As far as defying the laws of physics, Paul Hill notes in his book Unconventional Flying Objects that it is possible to account for many reported UFO maneuvers - such as apparently "instantaneous" starts and stops - by way of explanations that are well within our current knowledge of physics. As you have repeatedly pointed out, human perception is fallible. Therefore, the fact that we see something that appears to violate the laws of physics is no indication that it actually is doing so.
Yes, that was part of my point. I think we agree on a number of key points. One point it seems we disagree on, is that you apparently don't seem to think extraordinary claims require extraordinary evidence, or did I misinterpret what you said?

For example I find the claim that the helicopter was ascending rapidly when the collective was in the full descent position to be an extraordinary claim, since the helicopter apparently didn't appear to have any mechanical malfunction after it returned to base. Which is more likely, that this was an actual event, or was it a misperception issue?



posted on Mar, 23 2011 @ 07:53 AM
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Originally posted by Arbitrageur

For example I find the claim that the helicopter was ascending rapidly when the collective was in the full descent position to be an extraordinary claim, since the helicopter apparently didn't appear to have any mechanical malfunction after it returned to base. Which is more likely, that this was an actual event, or was it a misperception issue?


There was no indication that the helicopter was actually ascending during that period, only that the instrumentation was behaving as though the helicopter was ascending. Coyne simply saw the behavior of the instrument and made an unwarranted inference. Is temporary instrument malfunction - as reported in many UFO events - really all that extraordinary?

Regarding the Sagan quote, we may as well say that extraordinary claims cannot be proved by any means whatsoever. What evidence, for example, could possibly exist that would confirm that the Coyne incident took place as described? There is no testimony, video or radar evidence, or physical evidence that could make such an event appear likely. The event is not reproducible. What would suffice?

As for the apparent probability of a given event being the primary basis for our judgment of its having occurred, consider the phenomenon of a single person being struck by lightning on multiple separate occasions, which is reported to have happened. The odds of such a series of events must be extraordinarily low, I would think. Are we then to assert that it is so unlikely that we are better off to seek some more probable explanation for the burns and other trauma experienced by the alleged victim, even if we find ourselves unable to account as fully for the person's injuries in any other way?
edit on 23-3-2011 by Orkojoker because: added text.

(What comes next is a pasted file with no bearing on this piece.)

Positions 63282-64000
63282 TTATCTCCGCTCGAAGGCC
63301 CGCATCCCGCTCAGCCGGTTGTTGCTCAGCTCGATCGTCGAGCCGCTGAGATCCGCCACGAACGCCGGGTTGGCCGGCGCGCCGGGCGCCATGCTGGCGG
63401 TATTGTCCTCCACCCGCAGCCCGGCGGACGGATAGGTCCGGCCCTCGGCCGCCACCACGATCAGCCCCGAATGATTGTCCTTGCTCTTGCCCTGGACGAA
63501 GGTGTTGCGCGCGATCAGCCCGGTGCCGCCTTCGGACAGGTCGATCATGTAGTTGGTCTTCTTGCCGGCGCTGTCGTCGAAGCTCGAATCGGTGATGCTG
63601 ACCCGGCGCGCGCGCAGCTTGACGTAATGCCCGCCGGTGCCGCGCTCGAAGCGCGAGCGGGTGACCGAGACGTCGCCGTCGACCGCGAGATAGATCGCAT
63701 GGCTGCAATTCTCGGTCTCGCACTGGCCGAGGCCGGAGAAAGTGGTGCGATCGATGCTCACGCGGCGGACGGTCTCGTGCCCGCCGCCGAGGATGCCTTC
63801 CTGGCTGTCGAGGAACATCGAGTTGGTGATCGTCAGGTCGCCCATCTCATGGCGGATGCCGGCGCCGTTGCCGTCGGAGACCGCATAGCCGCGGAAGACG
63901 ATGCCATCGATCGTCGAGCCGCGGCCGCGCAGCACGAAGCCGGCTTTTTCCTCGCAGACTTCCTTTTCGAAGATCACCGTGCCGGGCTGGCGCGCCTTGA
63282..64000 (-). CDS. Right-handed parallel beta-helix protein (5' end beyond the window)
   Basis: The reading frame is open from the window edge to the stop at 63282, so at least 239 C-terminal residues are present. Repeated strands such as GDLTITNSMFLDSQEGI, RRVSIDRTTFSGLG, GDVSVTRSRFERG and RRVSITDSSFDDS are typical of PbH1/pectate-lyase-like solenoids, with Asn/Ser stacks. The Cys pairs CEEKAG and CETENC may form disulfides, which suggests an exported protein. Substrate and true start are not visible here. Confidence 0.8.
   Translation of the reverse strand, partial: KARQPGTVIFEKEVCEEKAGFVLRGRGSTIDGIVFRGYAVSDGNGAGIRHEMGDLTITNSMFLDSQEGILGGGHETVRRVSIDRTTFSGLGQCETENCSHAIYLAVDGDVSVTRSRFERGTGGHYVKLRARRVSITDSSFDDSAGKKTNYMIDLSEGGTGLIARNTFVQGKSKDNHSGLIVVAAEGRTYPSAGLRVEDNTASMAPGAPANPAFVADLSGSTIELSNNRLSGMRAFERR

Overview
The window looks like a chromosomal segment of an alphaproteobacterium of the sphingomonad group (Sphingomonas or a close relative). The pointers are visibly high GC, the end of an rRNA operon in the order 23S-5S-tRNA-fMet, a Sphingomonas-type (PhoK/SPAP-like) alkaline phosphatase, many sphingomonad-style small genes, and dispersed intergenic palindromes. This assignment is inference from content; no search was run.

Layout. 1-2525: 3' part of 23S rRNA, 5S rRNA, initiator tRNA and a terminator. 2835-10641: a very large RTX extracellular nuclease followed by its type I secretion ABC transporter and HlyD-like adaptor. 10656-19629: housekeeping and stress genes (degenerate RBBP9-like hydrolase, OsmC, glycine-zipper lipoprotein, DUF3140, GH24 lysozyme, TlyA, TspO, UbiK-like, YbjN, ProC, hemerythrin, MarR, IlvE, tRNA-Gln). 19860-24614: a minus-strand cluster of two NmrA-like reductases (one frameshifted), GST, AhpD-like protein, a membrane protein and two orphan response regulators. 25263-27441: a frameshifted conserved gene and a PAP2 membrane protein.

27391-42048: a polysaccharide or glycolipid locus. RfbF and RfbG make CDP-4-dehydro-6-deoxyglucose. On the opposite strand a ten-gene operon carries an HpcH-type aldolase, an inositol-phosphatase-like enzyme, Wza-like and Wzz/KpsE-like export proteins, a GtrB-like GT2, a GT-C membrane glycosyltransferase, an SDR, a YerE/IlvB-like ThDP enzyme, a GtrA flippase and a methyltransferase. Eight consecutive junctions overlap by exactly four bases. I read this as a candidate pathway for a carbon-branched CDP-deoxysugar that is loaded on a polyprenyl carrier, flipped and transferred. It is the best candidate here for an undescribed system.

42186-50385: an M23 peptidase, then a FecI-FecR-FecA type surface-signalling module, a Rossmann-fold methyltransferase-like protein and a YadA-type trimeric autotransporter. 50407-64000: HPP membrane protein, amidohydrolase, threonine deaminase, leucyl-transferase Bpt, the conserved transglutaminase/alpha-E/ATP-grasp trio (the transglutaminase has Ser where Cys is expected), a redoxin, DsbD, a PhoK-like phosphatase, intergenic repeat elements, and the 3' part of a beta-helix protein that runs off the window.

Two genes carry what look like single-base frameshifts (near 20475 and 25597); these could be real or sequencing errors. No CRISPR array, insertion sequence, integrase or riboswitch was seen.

posted on Mar, 23 2011 @ 10:36 AM
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reply to post by Orkojoker
 
Actually I have a theory about that.

Do you ever notice that the "best UFO cases" happened in the "good old days"? At least it seems that way to me. I suspect part of the reason might be advances in technology.

Advances in radar have resulted in more reliable and less spurious radar anomalies (though they still occur, but less frequently and more advanced radar units deal with anomalous readings better).

Cameras have become ubiquitous. So cases where we previously had only eyewitness testimony, often now have photos or video. I think it's possible that partly due to photographic evidence some cases might get debunked in early stages before they reach a legendary status that's possible without photos or video. However one case comes to mind that begs the question of why we don't have photos or video, the O'Hare UFO incident. How can we not have pictures or video of a UFO sighting at an airport where there are lots of people and lots of cameras, even on cell phones? Dan Aykroyd said he had video he would release in 2008 but I don't see where he ever did.

Regarding evidence for the Coyne incident, flight data recorders are often examined after an aircraft crash, or near miss. Here's an example of a near miss animation from flight data recorder and other data:

www3.ntsb.gov...
It was way too late to stop by the time they said "stop stop stop"


If a modern flight data recorder was on an aircraft that experienced the "near miss" the Coyne piloted helicopter is claimed to have experienced, it would be appropriate to examine the flight data recorder which often records altitude, and the position of key controls of the aircraft. From examining this flight data it would be possible to determine if in fact the recorded data shows an increasing altitude simultaneous with a descending position of the collective. Additionally many modern helicopters now have advanced optics and can certainly present real-time data on targets or "bogeys", though I don't know what recording capabilities if any are present, though as memory gets cheaper even recording capabilities could become readily available. It would be desirable to evaluate and improve pilot performance.